Accordingly, a lambda correction with adaptive precontrol values for open as well as closed tank venting is possible from the memory cells with continuous transitions (without jumps in the particular lambda values) being achieved at the instant of switching of the time control in that the RAM cells taken here as a basis for the basic adaptation (without tank venting) and adaptation with tank venting can simply be stored again, that is, the last learn value of one phase is simultaneously the initial value of the next phase.
In addition, it is possible to change the time constant of the control loop for the long-term basic adaptation as required for the disturbing quantity which is to be rapidly regulated out as required; that is, to likewise switch to another value via appropriately controlled software switches. The above-mentioned long-term basic adaptation functions to compensate for the disturbing quantities introduced by leakage air and elevation errors primarily in the K-systems which are discussed herein.
Finally, in the region of the time control, it can be an advantage if a third phase or a so-called quieting phase is switched in between either only in the transition from tank venting to base adaptation or in the transition of each phase to the other. In this third phase and when there is a transition from the tank venting phase to the base adaptation phase, the tank venting is already closed; however, no switchover to the base adaptation has yet resulted. Stated otherwise, the learn values of the adaptation phase with tank venting begin to change in a direction of the learn values of the base adaptation so that when the switchover is made, either jumps no longer occur or the jumps are eliminated by means of taking along the last learn value of the one phase as the initial value of the next phase.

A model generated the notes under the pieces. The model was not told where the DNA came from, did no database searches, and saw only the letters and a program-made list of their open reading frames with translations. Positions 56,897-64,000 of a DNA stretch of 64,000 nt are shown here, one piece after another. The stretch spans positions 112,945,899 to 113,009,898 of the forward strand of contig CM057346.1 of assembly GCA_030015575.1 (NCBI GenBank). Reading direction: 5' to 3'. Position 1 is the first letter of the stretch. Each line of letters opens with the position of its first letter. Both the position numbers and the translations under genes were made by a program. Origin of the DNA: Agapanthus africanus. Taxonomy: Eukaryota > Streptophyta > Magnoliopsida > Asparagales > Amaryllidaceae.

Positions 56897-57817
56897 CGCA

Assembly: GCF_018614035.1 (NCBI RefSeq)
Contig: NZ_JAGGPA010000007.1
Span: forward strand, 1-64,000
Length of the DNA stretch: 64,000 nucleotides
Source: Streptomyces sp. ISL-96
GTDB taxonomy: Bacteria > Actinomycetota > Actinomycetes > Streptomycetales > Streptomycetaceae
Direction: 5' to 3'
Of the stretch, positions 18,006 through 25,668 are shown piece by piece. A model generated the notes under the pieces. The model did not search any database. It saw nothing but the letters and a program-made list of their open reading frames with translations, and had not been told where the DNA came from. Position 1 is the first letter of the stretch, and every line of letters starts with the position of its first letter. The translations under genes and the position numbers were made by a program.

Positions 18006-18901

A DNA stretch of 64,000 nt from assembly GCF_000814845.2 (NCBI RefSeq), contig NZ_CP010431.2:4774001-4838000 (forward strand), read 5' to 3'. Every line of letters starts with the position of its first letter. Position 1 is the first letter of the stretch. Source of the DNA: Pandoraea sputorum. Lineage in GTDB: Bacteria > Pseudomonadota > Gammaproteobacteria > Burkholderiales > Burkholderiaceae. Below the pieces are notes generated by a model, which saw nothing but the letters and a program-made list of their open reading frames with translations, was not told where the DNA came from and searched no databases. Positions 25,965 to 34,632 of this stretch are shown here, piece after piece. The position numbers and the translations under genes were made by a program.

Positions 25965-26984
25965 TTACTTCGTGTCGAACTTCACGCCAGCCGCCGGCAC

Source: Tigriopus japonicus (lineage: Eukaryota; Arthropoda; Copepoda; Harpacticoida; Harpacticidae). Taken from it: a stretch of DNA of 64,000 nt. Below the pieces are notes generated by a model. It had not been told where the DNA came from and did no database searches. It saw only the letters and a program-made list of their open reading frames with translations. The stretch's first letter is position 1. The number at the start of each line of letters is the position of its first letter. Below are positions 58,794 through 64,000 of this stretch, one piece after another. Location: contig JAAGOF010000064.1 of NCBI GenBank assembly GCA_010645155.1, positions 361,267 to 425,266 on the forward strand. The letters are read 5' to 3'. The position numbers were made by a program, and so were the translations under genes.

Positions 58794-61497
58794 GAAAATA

It is recommended to provide in the region of the base adaptation two additional memory cells which contain adaptively learned correction values of the base adaptation and which are applied in the first startup of the engine. In this case, transition jumps are prevented by restoring the RAM-cells with and without tank venting in the continuous operational process.
Two flow diagrams are provided because the subject matter of the invention can operate in the basic adaptation phase or in the tank ventilation phase. More specifically, the invention remains within one phase and after a predetermined time has run as indicated by the waveform shown in FIG. 2, the apparatus switches over to the second phase. A second phase diagram identified at FIG. 4 attached hereto describes the phase change.